The Pot of Gold at the End of the Rainbow: Treasuring Time with My Daughter

“Mommy, I got a new book from the library. Do you think we could do the project from it?” Quinn eagerly asked. “I don’t see why not,” I responded. This special project was how to create a liquid rainbow. Luckily, we only needed to get one of the ingredients since we had all of the others. My six year old and I do activities frequently, and I especially love when she initiates them.

With each activity that we do, Quinn is becoming more and more independent. This time, she read all of the instructions, did all of the measurements and followed all of the steps as I observed as her assistant. Something that fascinated me was how she used trial and error when creating the purple syrup for the bottom layer. At first, it looked more read than purple, so she said, “How about if I add another drop of blue to see if that works?” She did it, and it worked with no problem.

I truly do treasure these moments with my daughter and am grateful to have a colorful child who enjoys learning, is a critical thinker and wants to spend time with me. If you’re looking for an activity to do with your child that’s not too time consuming yet a great learning experience, try out the liquid rainbow.

All the best,

Tanya

Color Me Celery! Preschool Science Fun

“What’s your prediction? What do you think is going to happen?” I asked my five year old as she added the last piece of celery to the colored water. “Well,” she paused,”I think the celery might turn the same color as the water, but I’m not too sure about the yellow water though,” she informed me. About a year ago, I purchases a lab kit for my daughter, “Primary Science by Learning Resources. The first experiment we did was the volcano explosion. After that, she was hooked.

While she and I both love doing experiments and activities together, I wasn’t too sure about the celery one because it requires more patience in allowing the colored water to do its thing. To my surprise, Quinn was very patient. After leaving and returning to our project within a half hour, she even suggested to give it a day to see if the leaves change colors even more. Even though there were crumpled and a bit dried out on day two, my daughter was excited to find out that her prediction was correct, including the celery in the yellow water not having a noticeable change.

It was a great learning experience, and I love these projects because it requires her to follow instructions, sometimes count and use critical thinking, and I get to see the wheels turning as she takes the lead. However, celery has quite a distinct smell, and Quinn agreed that maybe next time we’ll use white flowers. Here’s to some summer time science fun!

All the best,

Tanya

Mommy’s Little Scientist: Never Too Young for STEM

She put on her white lab coat and selected the experiment she wanted to conduct. I assisted her with arranging the items needed, and she then smiled and said, “I have to out on my science glasses for safety before we get started!” We first saw the “Learning Resources Primary Science Lab Activity Set (12 pieces)” in the Franklin Institute Gift Shop, and my four year old just had to have it. The price was $30, but upon checking through Amazon.com, I saw that I could get it for just $18.11. Though there were some tears shed and a fit or two had, I eventually convinced my daughter that it was better for us to order through Amazon so that we could save some money and have a little left over to get the lab coat too.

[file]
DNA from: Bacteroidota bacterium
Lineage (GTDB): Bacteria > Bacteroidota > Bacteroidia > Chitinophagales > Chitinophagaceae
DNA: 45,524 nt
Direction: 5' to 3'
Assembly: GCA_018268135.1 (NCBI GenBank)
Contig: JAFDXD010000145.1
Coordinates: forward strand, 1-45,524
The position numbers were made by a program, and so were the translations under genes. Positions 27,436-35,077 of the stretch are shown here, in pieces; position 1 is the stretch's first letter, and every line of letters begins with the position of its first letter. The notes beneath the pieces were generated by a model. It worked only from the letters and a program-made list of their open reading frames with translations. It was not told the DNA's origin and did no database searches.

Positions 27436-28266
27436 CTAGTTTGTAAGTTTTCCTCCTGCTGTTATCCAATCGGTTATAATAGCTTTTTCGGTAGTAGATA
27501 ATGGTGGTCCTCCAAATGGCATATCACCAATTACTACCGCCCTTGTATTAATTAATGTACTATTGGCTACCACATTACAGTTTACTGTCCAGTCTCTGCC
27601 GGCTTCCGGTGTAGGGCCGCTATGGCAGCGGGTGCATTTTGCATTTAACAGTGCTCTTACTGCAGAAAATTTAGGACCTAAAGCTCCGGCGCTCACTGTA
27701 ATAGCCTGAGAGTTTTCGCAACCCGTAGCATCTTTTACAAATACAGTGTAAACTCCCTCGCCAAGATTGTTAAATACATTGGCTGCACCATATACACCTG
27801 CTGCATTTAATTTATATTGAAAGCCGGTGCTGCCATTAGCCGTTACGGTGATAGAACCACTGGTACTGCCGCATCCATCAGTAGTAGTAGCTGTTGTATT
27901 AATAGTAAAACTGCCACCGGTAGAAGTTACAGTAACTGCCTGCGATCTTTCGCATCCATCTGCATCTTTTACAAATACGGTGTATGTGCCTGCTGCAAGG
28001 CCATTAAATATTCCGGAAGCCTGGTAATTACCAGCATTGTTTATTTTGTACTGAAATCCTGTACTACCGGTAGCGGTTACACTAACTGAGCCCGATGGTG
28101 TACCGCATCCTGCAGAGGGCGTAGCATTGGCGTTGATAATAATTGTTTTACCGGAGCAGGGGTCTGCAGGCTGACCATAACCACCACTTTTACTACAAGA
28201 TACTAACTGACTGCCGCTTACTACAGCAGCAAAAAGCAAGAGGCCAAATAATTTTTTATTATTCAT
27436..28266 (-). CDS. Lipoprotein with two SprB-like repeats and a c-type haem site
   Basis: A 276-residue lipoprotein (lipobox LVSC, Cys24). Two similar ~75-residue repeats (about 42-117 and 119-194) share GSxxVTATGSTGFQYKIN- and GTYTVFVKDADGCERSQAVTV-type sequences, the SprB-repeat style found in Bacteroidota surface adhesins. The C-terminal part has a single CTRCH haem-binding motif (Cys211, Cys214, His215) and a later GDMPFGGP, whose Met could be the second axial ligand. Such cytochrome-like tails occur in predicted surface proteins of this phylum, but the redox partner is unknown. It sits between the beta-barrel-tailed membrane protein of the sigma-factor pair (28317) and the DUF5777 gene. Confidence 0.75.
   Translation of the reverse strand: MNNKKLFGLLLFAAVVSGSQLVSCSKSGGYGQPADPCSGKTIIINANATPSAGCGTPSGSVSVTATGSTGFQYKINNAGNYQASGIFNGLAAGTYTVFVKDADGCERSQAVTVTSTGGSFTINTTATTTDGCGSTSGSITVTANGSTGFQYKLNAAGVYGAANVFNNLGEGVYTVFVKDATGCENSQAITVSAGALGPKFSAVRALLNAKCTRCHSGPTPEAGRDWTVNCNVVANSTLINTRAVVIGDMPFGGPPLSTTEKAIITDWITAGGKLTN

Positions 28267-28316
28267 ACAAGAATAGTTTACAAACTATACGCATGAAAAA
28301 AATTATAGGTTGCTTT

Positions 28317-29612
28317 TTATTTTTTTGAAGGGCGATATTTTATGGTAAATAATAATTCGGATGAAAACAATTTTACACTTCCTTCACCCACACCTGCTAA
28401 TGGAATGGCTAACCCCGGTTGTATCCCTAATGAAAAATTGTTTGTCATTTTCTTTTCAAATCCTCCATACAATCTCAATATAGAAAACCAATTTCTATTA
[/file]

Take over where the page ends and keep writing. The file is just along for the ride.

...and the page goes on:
Quinn loves doing projects, activities and games, especially STEM related ones. Though I have a Liberal Arts background, I too enjoy these projects and was just as eager for the package to arrive. The kit is for children as young as three, but I must say that some adults could benefit and have fun from these science experiments that are not all that time consuming and require items that most people already have in their household.

Though my little girl is not writing as yet, we were able to discuss what she thought would happen before starting a project. I even taught her the word: hypothesis. We enjoyed doing the primary color experiment together, and days later she still talks about the primary and secondary colors and how red and blue make purple. Quinn’s Nana thoroughly enjoyed doing the volcano experiment with her so much that they did it two times.

Some of the other experiments involve learning about how plants sprout from seeds, examining different insects and determining what sinks and floats, and we’re both looking forward to doing them too. I was so impressed by the twelve piece kit that I ordered the Learning Resources Primary Science Deluxe Lab Set, 45 Piece set so that we can do more experiments in the weeks to come.

These experiments remind me of how much I enjoyed going to science class in grade school and how I wish these at home kits existed when I was younger. Of course, there’s no absolute science to raising children and making sure they have a perfect childhood and have a solid foundation for learning, but I’m so grateful to be creating these memories with my daughter and hope they stay with her for years to come.

All the best,

Tanya